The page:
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Christian Living

Spiritual Life

Preserving the Joy of Christmas

Twinkling lights and tinseled trees suggest it’s that time of year again. Have you braced yourself? Christmas productions, Yuletide music, and busy shoppers are everywhere.

Those trappings promise happier times ahead. Loved ones will reunite, generosity will arise, and celebrations will begin. The crescendo toward Christmas glee—or glum—is underway.

While joy abounds at Christmastime, the season can have the same effect on our emotional sore spots as running 100-grit sandpaper over open wounds. I remember the irony well from years as a single adult in search of companionship. Furthermore, anyone who lost a loved one around the holidays will relive it annually when emotions are already on edge. While this time of year evokes fond childhood images for some people, others find their distant memories anything but worth remembering.

Despite God’s ultimate gift that gave rise to Christmas, the harried pace and heightened expectations of the season conspire with life’s difficulties to invite stress to the celebration. The glitz blitz is about to expose the Yuletide misfit inside any one of us. Inevitably, tension creeps in to steal the joy.

Does the thought of another Christmas have you strategizing to minimize its effects? Take heart. It will be over more quickly than it arrived. Meanwhile, here are some thoughts on how to reduce stress and preserve joy.

  • To avoid becoming swallowed by frenzy, be selective with the many activities Christmas offers. Over-scheduling them will turn the bonanza of festivities into holiday burnout.
  • Christmas wouldn’t be Christmas without gift-giving and gatherings. With genuine motives, these beautiful and sacrificial acts of kindness commemorate the Magi as well as God’s gift of the Savior. However, stress will overcome any giver in search of ideal gifts or perfect celebrations. They don’t exist. People-pleasing can be exhausting. When giving focuses on the giver more than the symbolic act and its recipient, joy slips out the back door seeking a more tranquil abode.
  • Expecting others to bring us Christmas delight is more than they can deliver. Even the best of them will disappoint us. After all, everyone has shortcomings. Instead, rein in your expectations by reflecting on the true meaning of Christmas. Remember its origin.
  • We’ll have a greater appreciation for the people we encounter this season if we keep short accounts with them. Is there someone you need to reconcile with today to make your tomorrow more enjoyable? A pre-Christmas exchange of an apology for forgiveness will unwrap a reunion worth cherishing. Don’t let a frozen relationship prevent you—and those around you—from savoring the warmth of Christmas.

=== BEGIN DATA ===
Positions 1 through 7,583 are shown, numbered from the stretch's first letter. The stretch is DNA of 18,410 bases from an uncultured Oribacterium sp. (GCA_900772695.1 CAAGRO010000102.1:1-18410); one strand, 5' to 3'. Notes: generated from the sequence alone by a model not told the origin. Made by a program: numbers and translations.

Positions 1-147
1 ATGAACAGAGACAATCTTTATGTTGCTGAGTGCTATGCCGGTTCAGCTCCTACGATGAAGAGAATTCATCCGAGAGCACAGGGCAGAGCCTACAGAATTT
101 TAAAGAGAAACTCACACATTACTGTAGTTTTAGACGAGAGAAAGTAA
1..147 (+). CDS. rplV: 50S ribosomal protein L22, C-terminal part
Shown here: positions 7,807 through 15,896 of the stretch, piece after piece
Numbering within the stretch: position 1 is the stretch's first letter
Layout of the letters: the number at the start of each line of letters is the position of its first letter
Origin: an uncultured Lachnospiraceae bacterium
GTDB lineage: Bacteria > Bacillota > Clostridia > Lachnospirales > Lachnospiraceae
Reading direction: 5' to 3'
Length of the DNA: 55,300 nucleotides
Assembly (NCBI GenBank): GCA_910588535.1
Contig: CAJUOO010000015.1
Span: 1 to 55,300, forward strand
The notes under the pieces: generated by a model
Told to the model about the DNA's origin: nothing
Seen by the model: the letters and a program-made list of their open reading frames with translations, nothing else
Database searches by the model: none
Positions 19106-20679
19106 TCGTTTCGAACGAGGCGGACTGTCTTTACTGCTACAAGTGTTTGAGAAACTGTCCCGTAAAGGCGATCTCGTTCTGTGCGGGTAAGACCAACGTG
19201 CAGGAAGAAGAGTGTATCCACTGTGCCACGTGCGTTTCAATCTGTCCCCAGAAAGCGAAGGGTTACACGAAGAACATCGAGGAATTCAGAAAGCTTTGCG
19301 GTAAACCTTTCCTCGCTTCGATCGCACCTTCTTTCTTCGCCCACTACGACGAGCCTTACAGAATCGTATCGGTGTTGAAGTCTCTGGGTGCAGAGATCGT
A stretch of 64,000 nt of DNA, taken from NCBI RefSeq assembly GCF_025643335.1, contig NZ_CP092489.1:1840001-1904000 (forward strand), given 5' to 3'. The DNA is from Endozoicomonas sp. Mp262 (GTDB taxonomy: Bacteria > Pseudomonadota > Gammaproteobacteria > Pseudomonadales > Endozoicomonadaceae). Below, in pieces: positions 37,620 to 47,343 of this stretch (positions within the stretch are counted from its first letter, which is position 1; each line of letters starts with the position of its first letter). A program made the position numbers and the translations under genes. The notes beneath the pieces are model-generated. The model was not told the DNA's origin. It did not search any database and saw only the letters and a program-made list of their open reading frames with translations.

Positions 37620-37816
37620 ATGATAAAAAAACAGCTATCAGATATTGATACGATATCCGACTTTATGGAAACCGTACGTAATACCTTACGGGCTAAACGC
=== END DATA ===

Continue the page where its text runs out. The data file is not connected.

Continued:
• You’re bound to see people this Christmastime with whom you don’t usually choose to spend time. You may even consider them difficult. Regardless, every one of us has the right to be who we are. You can’t change or control these people. If you accept them as they are, they will be inclined to do the same for you.
  • This season that commemorates the birth of the Savior offers a unique opportunity to put things in perspective. We’re all guilty of focusing on our own troubles from time to time. Yet regardless of how serious they are, someone else has problems that top ours. When you look beyond your circumstances, you unlock a precious gift: the ability to touch others. And when you bless someone else, you bless yourself. That may be the best gift you receive this Christmas.

On Christmas Eve a few years ago, as a Hope Coach on TheHopeLine, I was chatting with a soldier who was struggling with post-traumatic stress disorder. Flashbacks to loved ones dying in combat were too much to bear, so she was drinking to mask the pain. She was yet another national hero who was alone with what felt like a miserable holiday awaiting her. The excruciating loneliness had led her to consider suicide. Although her spirits brightened when I pointed her back to the reason for the season, a long, hard road to healing and recovery remained.

My message to her? There is always hope. We need to look no further than to the embodiment of all hope, Jesus Christ. That’s why Christmas exists. And that’s why we celebrate it. Jesus came to heal the brokenhearted and to set the captives free. When you embrace that truth, joy will overcome your stress at Christmastime and throughout the year.

Copyright © 2021 Tim Bishop, used with permission.

 

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